crazy early one saturday morning, i interviewed philippe vergne, the newly appointed, but not yet living in la, director of moca. well, it was early for me at least; he was talking to me from a reasonable mid-morning in new york. we talked about la vs ny (of course), debated the center of the art world, economics, and mike kelley, one of his favorite artists, close friends and the subject of the first exhibit under his tenure, me asking questions in my pre-coffee rasp, him answering in his leaves no doubt he’s from paris accent. the full interview is here.
All posts by abbystone
i interviewed sculptor joel morrison for look who’s talking, the back page in angeleno magazine, for their arts & power issue. we met up at laurel hardware in west hollywood and talked about everything from growing up to new technology over drinks (mine) and dinner (his). it was a fun, intriguing, irreverent, freewheeling, quirky evening, just like his work, that spilled so over the expected hour i’d allotted that i had run out to put money in the meter. you can read the full article here.
how often does one get to interview a legend? what do you even ask? so, yo, dvf…wassup? that’s what i was up against when i interviewed diane von furstenberg for angeleno magazine for an article that coincided with the opening of an exhibit at lacma celebrating 40 years of her iconic wrap dress. i untied my tongue; you can read the resulting article here.
fashion pieces are fun. see the full piece here.
after a private tour of the frank sinatra estate, a chance to take the new land rover out for a spin and a wonderful dinner at workshop kitchen and bar, i woke up early in the morning to write a profile of gerry mcgovern. the sun was just starting to come up and the saguro was quiet. i’m still amazed at how productive those early morning hours are. everything comes out in a big rush. even after all this time, i still find the process miraculous. it’s hard to describe how it works, i just know that it feels wonderful. here it is.
can you imagine living in a lautner or a neutra home? kelly lynch lives in both! we spent over an hour chatting: about the film about her neutra house, the oyler property up in lone pine, about preservationist architecture (we both agree to co-pilot any of the wrecking balls for some of the appalling structures that have been going up around la), and astrology. sometimes you have such a great time talking to someone it feels weird to hang up and not plan to get together for coffee. this was one of those times. see the whole interview here.
california home + design’s final (and, as it turns out, their last) issue focused on the designers and designs that had won the award the magazine gives out. my assignment was ted boerner and his thicket tables. since, in the weird time frame of magazines, i was interviewing him before the statues were handed out and i couldn’t let him know that he’d won, the editor and i concocted a ruse that i was talking to all the nominees. the conversation was slightly surreal since i knew and he didn’t; he was humbled just to be nominated. this was the first time i’d worked with editor erin feher; it’s always nerve-wracking writing for someone new. you can read the full piece online here.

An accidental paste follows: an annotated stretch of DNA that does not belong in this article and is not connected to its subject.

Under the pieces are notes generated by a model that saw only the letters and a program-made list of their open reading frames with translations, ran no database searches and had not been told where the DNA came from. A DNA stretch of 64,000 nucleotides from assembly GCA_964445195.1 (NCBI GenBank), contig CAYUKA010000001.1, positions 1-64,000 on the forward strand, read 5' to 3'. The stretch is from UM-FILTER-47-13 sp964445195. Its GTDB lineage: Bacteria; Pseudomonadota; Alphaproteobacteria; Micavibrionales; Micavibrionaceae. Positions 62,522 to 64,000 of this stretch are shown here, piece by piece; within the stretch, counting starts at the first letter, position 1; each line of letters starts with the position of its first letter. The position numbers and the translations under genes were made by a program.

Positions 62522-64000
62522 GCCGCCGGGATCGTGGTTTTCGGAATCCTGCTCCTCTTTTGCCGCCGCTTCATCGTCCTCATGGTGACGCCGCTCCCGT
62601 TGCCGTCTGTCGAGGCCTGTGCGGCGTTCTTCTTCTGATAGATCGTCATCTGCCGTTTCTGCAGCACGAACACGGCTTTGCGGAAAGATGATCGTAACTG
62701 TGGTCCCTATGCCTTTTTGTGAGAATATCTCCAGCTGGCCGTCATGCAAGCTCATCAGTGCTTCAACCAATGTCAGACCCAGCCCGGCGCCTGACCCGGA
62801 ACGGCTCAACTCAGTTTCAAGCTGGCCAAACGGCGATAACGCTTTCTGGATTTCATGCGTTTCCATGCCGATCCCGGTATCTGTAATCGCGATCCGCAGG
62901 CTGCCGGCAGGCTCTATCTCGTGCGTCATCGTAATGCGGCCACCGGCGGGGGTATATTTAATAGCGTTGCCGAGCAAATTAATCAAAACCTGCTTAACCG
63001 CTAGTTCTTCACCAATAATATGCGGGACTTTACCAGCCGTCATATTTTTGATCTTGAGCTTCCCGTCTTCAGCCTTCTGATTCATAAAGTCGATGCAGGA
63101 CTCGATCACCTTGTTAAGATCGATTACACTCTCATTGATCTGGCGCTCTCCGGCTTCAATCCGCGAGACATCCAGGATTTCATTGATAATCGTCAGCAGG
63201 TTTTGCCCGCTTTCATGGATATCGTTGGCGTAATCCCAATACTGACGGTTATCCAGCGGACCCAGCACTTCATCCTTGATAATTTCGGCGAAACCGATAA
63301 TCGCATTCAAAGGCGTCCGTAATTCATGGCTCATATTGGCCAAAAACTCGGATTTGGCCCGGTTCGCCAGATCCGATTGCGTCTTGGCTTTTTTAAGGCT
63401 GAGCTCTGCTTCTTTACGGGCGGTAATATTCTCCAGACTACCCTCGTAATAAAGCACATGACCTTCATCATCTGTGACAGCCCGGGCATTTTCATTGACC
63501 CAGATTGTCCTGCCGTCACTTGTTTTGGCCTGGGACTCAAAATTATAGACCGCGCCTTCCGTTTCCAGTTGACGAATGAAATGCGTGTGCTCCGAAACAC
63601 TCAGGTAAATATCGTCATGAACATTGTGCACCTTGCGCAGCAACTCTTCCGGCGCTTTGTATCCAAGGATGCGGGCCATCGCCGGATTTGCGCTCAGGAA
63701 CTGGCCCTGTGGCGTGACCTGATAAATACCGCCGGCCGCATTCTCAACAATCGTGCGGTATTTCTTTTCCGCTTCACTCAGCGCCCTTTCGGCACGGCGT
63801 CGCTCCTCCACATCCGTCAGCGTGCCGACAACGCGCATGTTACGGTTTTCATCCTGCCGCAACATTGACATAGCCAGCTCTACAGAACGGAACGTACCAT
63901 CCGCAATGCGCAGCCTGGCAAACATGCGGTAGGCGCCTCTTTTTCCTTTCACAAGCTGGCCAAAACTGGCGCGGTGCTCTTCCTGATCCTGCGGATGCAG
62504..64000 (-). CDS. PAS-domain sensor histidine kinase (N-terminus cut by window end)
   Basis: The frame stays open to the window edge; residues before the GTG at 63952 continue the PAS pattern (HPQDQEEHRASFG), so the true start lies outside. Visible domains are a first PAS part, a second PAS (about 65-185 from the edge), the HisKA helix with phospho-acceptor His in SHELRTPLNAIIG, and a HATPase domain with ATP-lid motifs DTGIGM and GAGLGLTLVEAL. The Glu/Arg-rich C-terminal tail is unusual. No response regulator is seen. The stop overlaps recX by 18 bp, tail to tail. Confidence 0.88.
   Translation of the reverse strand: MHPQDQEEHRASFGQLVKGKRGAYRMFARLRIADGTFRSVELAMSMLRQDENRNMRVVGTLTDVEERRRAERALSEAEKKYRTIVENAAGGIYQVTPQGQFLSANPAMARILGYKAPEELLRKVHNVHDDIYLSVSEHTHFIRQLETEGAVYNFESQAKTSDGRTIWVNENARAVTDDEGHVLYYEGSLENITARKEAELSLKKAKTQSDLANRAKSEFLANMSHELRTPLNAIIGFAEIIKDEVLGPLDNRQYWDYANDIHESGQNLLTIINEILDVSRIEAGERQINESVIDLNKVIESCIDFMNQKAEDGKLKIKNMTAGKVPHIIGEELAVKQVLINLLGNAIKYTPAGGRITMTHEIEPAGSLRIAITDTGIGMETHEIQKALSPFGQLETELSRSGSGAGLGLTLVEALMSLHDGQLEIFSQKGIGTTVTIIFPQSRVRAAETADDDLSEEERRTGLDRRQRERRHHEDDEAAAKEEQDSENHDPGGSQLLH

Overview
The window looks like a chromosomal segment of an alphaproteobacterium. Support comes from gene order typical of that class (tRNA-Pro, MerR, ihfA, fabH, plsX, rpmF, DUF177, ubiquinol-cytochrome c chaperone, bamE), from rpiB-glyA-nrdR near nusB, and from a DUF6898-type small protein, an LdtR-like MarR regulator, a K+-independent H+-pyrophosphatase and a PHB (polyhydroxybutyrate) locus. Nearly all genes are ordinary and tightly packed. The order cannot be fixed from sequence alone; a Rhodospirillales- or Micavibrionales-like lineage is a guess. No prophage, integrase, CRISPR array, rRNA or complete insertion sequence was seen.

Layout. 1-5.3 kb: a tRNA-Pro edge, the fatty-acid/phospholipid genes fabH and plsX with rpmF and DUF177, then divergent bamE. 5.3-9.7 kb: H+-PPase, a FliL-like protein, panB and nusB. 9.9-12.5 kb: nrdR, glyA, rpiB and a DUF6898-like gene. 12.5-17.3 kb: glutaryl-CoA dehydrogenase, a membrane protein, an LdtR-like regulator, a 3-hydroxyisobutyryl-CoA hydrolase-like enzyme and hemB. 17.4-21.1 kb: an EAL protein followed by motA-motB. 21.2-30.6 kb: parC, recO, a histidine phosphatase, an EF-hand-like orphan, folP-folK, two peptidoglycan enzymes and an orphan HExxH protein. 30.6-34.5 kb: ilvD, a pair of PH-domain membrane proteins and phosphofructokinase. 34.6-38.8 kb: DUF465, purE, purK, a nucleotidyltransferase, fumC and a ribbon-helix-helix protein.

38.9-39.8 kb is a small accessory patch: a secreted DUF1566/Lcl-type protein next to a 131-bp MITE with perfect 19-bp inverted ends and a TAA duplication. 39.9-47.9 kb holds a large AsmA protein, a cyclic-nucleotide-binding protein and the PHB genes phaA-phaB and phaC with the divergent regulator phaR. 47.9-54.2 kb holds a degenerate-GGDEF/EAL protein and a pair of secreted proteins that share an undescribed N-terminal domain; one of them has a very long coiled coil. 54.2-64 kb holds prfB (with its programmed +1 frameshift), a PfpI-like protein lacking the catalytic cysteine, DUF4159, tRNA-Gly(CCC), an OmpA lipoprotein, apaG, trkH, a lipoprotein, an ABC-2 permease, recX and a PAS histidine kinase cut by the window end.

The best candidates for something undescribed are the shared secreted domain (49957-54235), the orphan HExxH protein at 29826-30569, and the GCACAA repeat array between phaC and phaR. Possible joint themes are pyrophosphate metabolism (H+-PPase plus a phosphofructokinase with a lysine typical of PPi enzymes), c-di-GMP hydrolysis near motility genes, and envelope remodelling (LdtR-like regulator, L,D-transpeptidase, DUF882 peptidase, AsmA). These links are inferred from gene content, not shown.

i interviewed madeleine brand for the palm springs modernism week blog. madeleine was the voice of the eponymous and now defunct madeleine brand show, kpcc’s most listened-to show from 2010 to 2012. this week, she returns to the airwaves with a new show on kcrw called “press play”. it’s very surreal interviewing an interviewer. i felt very self-conscious. what struck me most was that she does not use any fallback words, she just breathes through the pauses. i’ve got to learn how to do that! when i transcribe long interviews, i’m often mortified by how many i use. like, y’know, um, you can, um, read, the, like, whole interview, like here.
in the order of best to worst, interviews can take place in person, over the phone or skype or over email. in person interviews are always preferable, especially if they take place over drinks or there’s an activity; there’s a chance for spontaneity, humor, and unscripted moments. email interviews are practically guaranteed to be terrible. few people write like they talk; the responses are stilted, awkward and full of publicity-speak. so i wasn’t expecting much when it turned out that i’d have to interview nichole galicia over email. i understood — there was a sick family member she was visiting in the hospital in europe — but i steeled myself for the worst when i opened her response. maybe it’s her genius iq but her answers were natural and surprising and, after a few back and forths over a sunday, i made my monday morning deadline. if this is any indication of her talent and professionalism, this girl is going places. see this full piece here.
i interviewed claire pettibone at her store for california brides over the summer. i’m always intrigued by how people discover what they love to do — it’s like asking a couple how they met — there’s always a story that, in retrospect, seems fated but, at the time, felt more like falling down alice’s rabbit hole. claire had never planned to design wedding dresses and, despite what you’d expect, she didn’t design her own. in fact, it was only after a friend asked her to design a dress that she realized that it was what she wanted to do. that design, kristene, is still one of her most popular styles. read the whole piece here.